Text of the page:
In order to divide fractions, you must flip (or invert) your second fraction. Taking the inverse of the second fraction means that you put the number that is the numerator on the bottom, and the number that is the denominator on the top. You must leave the first fraction alone, do not do anything to it. You ONLY flip the second fraction. A flip (inversion) would look like this:
See? The numerator got moved to the bottom, and the denominator got moved to the top.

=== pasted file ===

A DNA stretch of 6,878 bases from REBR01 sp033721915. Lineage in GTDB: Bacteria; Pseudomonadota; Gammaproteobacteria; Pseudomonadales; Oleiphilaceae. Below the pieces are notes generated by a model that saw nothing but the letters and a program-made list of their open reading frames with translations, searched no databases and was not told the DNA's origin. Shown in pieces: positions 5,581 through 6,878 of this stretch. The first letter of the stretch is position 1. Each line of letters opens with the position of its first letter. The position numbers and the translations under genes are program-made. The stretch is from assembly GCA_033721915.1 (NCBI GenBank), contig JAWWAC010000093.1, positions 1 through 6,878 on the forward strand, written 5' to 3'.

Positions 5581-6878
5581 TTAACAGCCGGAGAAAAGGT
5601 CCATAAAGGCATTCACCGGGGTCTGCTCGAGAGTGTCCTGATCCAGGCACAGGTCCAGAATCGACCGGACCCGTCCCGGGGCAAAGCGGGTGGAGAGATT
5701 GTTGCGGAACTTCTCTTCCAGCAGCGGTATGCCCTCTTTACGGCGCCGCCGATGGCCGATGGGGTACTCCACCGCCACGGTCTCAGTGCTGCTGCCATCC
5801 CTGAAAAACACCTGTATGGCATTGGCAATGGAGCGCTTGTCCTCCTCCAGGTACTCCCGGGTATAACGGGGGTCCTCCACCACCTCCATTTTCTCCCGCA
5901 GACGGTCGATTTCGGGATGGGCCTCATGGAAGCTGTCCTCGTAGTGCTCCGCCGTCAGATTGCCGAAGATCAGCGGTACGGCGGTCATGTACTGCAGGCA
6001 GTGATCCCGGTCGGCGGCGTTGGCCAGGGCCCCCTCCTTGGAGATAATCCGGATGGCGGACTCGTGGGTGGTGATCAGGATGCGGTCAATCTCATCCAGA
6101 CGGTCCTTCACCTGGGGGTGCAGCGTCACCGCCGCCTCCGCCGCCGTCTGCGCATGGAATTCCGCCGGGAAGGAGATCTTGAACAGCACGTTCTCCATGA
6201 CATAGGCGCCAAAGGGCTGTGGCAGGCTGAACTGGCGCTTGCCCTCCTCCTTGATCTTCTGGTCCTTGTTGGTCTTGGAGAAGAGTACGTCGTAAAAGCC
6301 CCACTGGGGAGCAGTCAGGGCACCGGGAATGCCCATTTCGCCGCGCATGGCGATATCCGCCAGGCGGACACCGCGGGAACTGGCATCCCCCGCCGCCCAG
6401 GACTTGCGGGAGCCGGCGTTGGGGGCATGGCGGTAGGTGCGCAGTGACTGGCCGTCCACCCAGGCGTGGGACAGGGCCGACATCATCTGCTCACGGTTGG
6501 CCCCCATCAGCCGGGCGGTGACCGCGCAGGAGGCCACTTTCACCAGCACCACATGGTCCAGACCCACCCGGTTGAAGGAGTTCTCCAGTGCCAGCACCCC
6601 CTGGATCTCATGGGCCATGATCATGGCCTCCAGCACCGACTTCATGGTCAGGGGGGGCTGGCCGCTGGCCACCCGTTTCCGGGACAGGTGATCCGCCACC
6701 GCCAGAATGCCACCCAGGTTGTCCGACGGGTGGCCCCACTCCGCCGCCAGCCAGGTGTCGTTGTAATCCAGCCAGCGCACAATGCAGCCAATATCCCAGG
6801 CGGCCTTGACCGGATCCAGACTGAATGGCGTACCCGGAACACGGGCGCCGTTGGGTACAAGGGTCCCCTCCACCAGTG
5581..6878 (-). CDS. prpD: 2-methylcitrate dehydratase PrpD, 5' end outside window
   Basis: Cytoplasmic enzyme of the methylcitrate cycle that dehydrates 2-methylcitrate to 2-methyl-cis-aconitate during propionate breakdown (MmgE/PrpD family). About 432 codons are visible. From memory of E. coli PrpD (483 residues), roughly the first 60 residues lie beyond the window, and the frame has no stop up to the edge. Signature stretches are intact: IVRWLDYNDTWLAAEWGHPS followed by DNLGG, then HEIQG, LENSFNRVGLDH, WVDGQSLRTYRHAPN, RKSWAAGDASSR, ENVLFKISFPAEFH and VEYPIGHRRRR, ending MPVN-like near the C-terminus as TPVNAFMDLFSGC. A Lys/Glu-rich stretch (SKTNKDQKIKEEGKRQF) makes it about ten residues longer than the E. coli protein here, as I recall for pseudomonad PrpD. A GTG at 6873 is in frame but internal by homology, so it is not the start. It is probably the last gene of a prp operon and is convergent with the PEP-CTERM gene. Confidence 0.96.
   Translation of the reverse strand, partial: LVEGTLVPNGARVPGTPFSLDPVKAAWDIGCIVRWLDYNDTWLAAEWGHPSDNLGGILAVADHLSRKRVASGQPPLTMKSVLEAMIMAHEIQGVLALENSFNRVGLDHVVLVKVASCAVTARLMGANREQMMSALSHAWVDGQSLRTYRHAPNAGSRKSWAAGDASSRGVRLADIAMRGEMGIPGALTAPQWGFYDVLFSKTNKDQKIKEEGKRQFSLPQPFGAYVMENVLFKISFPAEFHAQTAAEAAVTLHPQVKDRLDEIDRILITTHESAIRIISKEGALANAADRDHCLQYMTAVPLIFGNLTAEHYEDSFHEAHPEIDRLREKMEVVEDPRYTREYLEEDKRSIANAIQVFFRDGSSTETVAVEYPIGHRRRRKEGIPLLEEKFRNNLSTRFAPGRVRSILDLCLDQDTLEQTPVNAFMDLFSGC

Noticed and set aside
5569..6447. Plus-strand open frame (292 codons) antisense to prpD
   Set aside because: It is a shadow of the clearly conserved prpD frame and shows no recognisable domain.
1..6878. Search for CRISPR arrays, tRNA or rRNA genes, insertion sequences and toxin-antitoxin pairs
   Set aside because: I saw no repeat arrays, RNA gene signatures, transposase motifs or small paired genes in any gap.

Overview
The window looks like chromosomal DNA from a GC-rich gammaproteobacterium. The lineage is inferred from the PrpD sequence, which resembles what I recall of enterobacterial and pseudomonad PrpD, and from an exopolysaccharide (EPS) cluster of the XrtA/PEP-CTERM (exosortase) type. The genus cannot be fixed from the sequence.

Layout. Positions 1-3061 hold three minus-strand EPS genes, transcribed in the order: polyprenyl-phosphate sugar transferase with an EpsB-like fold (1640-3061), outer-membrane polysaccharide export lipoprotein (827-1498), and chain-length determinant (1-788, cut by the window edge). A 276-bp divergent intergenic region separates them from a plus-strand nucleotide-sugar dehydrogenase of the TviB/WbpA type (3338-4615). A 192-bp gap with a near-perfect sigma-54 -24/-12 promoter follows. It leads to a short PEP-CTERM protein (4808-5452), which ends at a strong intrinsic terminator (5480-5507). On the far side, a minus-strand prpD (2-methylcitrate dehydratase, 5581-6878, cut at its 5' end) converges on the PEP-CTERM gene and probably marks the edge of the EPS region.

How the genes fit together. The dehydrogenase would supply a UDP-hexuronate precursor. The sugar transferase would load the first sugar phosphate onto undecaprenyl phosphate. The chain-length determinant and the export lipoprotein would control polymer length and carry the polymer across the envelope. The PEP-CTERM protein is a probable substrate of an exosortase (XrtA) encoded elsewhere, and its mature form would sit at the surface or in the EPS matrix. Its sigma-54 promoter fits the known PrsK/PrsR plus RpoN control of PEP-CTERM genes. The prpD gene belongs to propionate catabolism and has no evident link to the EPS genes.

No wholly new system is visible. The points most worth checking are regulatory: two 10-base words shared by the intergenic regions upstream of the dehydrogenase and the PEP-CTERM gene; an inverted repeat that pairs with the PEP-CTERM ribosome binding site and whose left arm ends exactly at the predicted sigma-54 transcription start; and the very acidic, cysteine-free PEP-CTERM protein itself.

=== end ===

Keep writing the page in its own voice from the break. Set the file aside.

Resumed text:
Once you have flipped, then you multiply the two fractions together. One common phrase to help you remember how to divide fractions is: “Flip and multiply!”
Let’s try this in a fraction division problem. Here’s an example:
Remember, we’re going to flip the second fraction, and then multiply. Here’s what it looks like after we flip and change our division sign to multiplication:
We multiply the numerators (3 x 2) and the denominators (4 x 1) and get…
Normally we would stop here, but in this example, we have an improper fraction (see Improper Fractions for help converting this fraction into a mixed number).
After you convert this fraction into a mixed number (you'll get 1 2/4), and make sure it’s reduced (1 2/4 reduces to 1 1/2), you’re done!